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Nevermore

Do you think Edgar Allan Poe could have made money if he sold The Raven separately from 30 other poems?

This is a question posed in the U.K. Register article examining the “value gap”, or the amount that sound recording revenue has fallen since 2004. The report suggests that Apple (and others) should take the blame for the woes of the music industry (British) for unbundling the song from the album format.

“The Value Recognition Strategy working group was created last summer – largely at the impetus of the indie labels and collection societies, but backed by all sectors of the industry – to examine alternative revenue opportunities for digital music. The growth of MP3 has seen large hardware manufacturers such as Apple and media companies such as News Corp’s MySpace prosper from music, but returning little or nothing to composers, songwriters, and sound recordings owners.

It’s what economist Will Page, of the MCPS-PRS Alliance, calls a “broken supply chain”. Revenues from telecoms companies and service providers dwarf the revenues from the beleaguered music business.

The conclusion that unbundling is the chief factor is richly ironic. When Apple launched the iTunes Music Store in 2003, it did so with the backing of all four major labels. The labels had failed to see digital music as an opportunity, and launched only small scale and piecemeal commercial offerings. At iTunes, consumers chose one or two songs from a performer’s repetoire for 99 cents a song, rather than pay $9.99 for the CD.”

Since that time Apple has reaped tens of billions in sales of iPods, while the labels have lost tens of billion in sales of CDs. It has almost been a complete one-to-one swap of revenue from the label’s, writer’s and artist’s pockets – into Apple’s. See an analysis I did of this a while back here.

Read the whole Register article here.

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Comments

8 replies
  1. Bruce Warila says:

    “a complete one-to-one swap of revenue”

    Dave, that’s too simple. The car companies did not kill the horse and buggy; the electric companies did not kill the candle. Humans wanted cars and light bulbs and new industries rose to satisfy the demand.

    I found myself typing this ten minutes ago: “the music industry is still selling gasoline while consumers have begun to fly spaceships…”

    The music industry needs innovation beyond the MP3 thing. Money will come back to the industry when we make rocket fuel instead of gasoline.

    Lack of innovation is the problem, not iTunes.

    When MP3s and iPods are such a new thing, it’s hard for people to envision a lack of innovation; however, these things will seem like dinosaurs in three years. You only have to play with an original iPod to see how fast the technology is changing.

    Money for labels, artists and writers is just around the corner.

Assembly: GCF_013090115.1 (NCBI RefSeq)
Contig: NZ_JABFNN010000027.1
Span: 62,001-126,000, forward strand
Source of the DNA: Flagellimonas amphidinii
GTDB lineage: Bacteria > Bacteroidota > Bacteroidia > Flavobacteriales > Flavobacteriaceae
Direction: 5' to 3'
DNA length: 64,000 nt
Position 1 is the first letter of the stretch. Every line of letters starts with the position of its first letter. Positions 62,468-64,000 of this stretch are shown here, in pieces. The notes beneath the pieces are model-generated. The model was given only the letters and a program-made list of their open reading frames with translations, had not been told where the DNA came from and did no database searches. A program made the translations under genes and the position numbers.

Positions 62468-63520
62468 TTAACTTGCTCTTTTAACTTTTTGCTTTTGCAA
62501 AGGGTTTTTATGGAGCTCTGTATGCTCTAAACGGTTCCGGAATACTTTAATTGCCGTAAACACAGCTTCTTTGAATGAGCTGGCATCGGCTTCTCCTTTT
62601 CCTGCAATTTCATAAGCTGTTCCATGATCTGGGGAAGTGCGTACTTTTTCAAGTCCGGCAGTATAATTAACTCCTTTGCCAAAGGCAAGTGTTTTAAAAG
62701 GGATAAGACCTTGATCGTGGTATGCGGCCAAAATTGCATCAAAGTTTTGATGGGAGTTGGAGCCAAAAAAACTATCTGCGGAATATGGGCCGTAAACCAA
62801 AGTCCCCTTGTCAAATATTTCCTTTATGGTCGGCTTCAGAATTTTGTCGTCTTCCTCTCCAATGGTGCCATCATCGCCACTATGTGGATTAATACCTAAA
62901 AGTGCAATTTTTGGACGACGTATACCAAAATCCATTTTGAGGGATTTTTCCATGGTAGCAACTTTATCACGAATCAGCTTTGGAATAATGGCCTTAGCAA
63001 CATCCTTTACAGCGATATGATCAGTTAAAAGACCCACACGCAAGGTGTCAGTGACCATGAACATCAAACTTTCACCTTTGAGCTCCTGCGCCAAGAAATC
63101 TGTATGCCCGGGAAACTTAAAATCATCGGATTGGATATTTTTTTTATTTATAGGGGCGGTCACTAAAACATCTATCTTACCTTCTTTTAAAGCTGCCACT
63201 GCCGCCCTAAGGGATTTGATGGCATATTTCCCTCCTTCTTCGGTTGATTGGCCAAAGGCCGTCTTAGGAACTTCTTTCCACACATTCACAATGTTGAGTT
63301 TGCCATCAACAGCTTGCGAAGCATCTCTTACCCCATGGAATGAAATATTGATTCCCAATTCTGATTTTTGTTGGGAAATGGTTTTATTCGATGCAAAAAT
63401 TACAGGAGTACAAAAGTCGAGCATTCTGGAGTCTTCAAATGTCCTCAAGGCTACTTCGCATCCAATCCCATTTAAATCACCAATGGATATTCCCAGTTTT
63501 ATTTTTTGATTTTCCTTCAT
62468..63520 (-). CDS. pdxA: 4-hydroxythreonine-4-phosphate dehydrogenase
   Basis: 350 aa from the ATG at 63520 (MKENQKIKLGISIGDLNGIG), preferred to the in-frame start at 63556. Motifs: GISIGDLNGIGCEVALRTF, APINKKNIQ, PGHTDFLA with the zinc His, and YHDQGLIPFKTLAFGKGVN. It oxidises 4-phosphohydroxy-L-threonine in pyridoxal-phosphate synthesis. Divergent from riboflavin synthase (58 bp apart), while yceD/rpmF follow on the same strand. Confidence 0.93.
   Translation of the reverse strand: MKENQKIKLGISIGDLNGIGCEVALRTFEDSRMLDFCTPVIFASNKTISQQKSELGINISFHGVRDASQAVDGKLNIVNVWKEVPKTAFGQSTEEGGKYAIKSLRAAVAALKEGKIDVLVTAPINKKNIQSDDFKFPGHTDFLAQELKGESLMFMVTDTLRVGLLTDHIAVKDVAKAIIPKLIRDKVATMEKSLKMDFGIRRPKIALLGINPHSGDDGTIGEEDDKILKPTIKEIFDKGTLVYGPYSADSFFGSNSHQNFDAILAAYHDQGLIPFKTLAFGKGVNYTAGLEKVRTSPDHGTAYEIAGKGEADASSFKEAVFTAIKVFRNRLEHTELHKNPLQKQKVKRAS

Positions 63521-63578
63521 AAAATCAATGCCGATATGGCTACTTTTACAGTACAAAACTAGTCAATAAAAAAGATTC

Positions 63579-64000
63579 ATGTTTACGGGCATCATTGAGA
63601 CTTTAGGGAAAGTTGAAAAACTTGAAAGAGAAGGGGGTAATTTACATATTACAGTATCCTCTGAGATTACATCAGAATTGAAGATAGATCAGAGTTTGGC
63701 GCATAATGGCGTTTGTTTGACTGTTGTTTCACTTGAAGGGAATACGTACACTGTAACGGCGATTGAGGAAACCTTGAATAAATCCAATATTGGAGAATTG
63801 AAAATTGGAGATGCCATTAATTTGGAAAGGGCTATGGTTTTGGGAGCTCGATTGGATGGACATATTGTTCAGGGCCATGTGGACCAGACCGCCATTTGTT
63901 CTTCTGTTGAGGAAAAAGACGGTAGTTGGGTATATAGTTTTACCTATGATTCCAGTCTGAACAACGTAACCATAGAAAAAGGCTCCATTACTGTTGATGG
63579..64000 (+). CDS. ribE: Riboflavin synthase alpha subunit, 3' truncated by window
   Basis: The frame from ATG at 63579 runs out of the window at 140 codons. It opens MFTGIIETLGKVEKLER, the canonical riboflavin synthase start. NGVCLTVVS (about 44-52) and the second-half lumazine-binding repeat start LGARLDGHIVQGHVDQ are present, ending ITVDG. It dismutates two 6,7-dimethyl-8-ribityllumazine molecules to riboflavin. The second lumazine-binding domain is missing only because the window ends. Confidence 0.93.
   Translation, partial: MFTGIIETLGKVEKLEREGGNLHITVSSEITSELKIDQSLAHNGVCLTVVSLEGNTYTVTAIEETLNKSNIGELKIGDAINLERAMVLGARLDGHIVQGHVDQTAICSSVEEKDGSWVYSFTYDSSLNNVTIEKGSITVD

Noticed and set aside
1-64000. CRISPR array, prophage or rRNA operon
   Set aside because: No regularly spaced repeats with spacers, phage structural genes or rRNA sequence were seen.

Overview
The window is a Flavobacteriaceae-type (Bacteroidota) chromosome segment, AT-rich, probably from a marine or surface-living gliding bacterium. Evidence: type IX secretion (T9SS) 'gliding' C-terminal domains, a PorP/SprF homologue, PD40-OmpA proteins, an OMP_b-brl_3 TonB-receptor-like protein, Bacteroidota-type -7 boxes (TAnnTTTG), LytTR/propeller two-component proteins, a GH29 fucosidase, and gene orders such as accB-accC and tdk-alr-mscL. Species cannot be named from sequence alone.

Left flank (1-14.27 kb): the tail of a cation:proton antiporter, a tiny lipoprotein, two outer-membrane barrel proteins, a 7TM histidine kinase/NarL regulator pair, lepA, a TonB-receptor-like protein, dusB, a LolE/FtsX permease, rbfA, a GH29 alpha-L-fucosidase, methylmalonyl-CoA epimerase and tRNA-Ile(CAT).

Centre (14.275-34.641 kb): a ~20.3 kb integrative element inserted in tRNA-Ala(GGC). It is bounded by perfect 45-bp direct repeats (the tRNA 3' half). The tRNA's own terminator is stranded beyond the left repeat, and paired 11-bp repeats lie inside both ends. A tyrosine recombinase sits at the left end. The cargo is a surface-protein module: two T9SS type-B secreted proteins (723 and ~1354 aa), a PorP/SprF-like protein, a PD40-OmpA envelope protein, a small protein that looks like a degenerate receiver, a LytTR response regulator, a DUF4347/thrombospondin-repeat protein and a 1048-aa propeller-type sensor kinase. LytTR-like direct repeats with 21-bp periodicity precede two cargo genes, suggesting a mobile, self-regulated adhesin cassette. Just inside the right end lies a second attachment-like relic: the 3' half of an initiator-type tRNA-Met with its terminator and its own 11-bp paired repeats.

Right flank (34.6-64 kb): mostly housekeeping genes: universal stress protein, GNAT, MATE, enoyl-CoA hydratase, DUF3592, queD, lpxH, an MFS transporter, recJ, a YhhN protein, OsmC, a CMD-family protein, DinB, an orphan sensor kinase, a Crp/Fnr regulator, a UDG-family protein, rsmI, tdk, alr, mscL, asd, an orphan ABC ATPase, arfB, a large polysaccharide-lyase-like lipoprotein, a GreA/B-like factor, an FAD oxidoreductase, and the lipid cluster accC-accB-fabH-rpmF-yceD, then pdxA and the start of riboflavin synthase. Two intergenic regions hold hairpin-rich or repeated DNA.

2. dkusek says:

    Hi Bruce

    Cool site you have…

    Regarding the one-to-one swap, I don’t agree with your analogies. Free music is fueling the shift, not new industries. There is no way that the iPod would have been successful at all if people had to pay for every track they put on it. Apple is riding on the backs of the pirates and getting away with it. The iTunes store is a simple insurance policy that keeps them from being sued by the labels.

    Otherwise, I like your optimism. “Money for labels, artists and writers is just around the corner.” – care to elaborate?

  3. Bruce Warila says:

    Dave,

    I did not want to elaborate on the 29th, but click to Unsprung now and you will see my vision for putting more money into the pockets of labels, artists and writers..
    http://www.unsprungartists.com/fat-decks/

    The industry has to move beyond the MP3 and into other pure digital packages that have the same value as a CD. We call these packages “FAT-Decks” (Fan-Artist Trading Decks). We started working on this vision in 2002. Before we bring this product to market, we are looking for critical input. The product announcement is in blog form. Your input would be great.

    I am hoping to get the industry talking about a new vision for the future. Music can be free, but the industry needs high-margin, reoccurring revenue producing products like our FAT-Decks to be economically viable.

    On your comment: There is no way that the iPod would have been successful at all if people had to pay for every track they put on it.”

    My response: People did pay for every track in every iPod. They paid with their time (to hunt, rip, download, etc) and time is money. The industry has failed to figure out how to build a time-to-cash-money conversion machine.

    My time to find any song is FAR more valuable then the .99 cents I pay for a song. You can take my songs, but I never want to lose track of the list of songs I love. The time spent building my playlists is far more valuable then the cost of the MP3.

    The title is confusing, but I had fun describing my Time To Money Machine concept here: http://www.unsprungartists.com/unsprung_wisdom/2007/9/26/2007-buy-warner-music-theyre-not-that-stupid.html

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  1. […] Read the rest of this great post here […]

  2. […] Jon wrote an interesting post today onHere’s a quick excerptThe growth of MP3 has seen large hardware manufacturers such as Apple and media companies such as News Corp’s MySpace prosper from music, but returning little or nothing to composers, songwriters, and sound recordings owners. … […]

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